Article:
We don’t even have need for the convention! We already have a suitable way to notate summation:
\[\sum\]
It’s taught to schoolkids. There is no ambiguity. And it’s so much less pretentious. Yes, the summation convention is fractionally faster to write out, but mathematicians are famed for being lazy and aloof—maybe dispensing with it is all we need to break that stereotype!

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Top ten vote issue 13

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On the cover: cellular automata

The game of life—invented by John Conway in 1970—is perhaps the most famous cellular automaton. Cellular automata consist of a regular grid of cells (usually squares) that are (usually, see the end of this article) either ‘on’ or ‘off’. From a given arrangement of cells, then the state of each cell in the next generation can be decided by following a set of simple rules. Surprisingly complex patterns can often arise from these simple rules.

While the game of life uses a two-dimensional grid of squares for each generation, the cellular automaton on the cover of this issue of Chalkdust is an elementary cellular automaton: it uses a one-dimensional row of squares for each generation. As each generation is a row, subsequent generations can be shown below previous ones.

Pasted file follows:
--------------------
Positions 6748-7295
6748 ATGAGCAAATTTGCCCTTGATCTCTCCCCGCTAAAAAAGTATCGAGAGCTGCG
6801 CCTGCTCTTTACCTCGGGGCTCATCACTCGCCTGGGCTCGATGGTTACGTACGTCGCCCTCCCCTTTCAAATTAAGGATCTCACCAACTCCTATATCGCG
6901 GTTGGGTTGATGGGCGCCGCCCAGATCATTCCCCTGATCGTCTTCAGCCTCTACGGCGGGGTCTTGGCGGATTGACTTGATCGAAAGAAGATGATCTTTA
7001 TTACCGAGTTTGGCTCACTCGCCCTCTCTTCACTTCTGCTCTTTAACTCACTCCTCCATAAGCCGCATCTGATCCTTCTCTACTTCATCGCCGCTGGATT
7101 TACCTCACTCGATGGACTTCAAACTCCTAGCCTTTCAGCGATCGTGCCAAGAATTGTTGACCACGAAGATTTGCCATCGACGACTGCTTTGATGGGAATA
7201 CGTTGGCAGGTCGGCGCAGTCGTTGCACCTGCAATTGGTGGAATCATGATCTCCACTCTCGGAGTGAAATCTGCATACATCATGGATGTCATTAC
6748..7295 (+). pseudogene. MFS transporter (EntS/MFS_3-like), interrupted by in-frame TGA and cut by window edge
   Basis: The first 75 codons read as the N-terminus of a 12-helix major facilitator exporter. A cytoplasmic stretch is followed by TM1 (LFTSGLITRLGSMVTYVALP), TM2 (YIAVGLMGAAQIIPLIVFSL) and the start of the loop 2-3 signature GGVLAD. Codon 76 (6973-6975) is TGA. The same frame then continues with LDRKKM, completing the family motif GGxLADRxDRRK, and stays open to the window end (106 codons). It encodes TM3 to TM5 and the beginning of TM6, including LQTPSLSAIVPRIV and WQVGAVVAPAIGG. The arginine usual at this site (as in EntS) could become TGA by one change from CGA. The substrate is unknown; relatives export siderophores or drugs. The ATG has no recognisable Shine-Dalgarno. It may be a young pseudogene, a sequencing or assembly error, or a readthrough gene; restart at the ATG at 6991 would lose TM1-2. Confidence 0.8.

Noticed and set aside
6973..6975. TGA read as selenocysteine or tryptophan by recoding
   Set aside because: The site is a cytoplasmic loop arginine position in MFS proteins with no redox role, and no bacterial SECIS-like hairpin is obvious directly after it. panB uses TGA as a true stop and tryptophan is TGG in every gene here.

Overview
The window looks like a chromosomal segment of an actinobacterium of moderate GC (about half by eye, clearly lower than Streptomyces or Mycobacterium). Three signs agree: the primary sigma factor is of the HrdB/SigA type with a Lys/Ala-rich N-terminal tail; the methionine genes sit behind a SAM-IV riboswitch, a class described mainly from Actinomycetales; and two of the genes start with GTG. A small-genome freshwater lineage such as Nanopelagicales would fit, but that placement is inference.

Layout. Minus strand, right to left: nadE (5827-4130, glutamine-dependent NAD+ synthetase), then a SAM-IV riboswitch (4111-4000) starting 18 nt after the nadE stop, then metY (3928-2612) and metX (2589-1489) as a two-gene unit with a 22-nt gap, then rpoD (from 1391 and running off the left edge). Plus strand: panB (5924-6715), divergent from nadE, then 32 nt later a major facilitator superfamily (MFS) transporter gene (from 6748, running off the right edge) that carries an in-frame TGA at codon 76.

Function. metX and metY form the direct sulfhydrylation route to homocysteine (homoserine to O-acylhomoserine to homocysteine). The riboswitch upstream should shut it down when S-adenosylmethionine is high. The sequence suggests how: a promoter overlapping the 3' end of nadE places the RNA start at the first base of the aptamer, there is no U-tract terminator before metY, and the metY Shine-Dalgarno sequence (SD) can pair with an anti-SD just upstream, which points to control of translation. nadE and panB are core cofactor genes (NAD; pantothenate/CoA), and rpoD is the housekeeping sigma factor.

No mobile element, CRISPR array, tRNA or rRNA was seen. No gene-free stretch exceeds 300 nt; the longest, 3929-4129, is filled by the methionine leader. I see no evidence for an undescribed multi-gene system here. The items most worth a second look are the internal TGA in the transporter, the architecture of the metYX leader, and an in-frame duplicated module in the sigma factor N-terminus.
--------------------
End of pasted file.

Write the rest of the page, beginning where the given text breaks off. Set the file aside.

Elementary cellular automata

An example rule

In an elementary cellular automaton, the state of each cell is decided by its state and the state of its two neighbours in the previous generation. An example such rule is shown to the right: in this rule, the a cell will be on in the next generation if it and its two neighbours are on–off–on in the current generation. A cellular automaton is defined by eight of these rules, as there are eight possible states of three cells.

In 1983, Stephen Wolfram proposed a system for naming elementary cellular automata. If on cells are 1 and off cells are 0, all the possible states of three cells can be written out (starting with 1,1,1 and ending 0,0,0). The states given to each middle cell in the next generation gives a sequence of eight ones and zeros, or an eight-digit binary number. Converting this binary number into decimal gives the name of the rule. For example, rule 102 is shown below.

Rule 102: so called because (0)1100110 is 102 in binary

Rule 102 is, in fact, the rule that created the pattern shown on the cover of this issue of Chalkdust. To create a pattern like this, first start with a row of squares randomly assigned to be on or off:

You can then work along the row, working out whether the cells in the next generation will be on or off. To fill in the end cells, we imagine that the row is surrounded by an infinite sea of zeros.

… and so on until you get the full second generation:

If you continue adding rows, and colour in some of the regions you create, you will eventually get something that looks like this:

It’s quite surprising that such simple rules can lead to such an intricate pattern. In some parts, you can see that the same pattern repeats over and over, but in other parts the pattern seems more chaotic.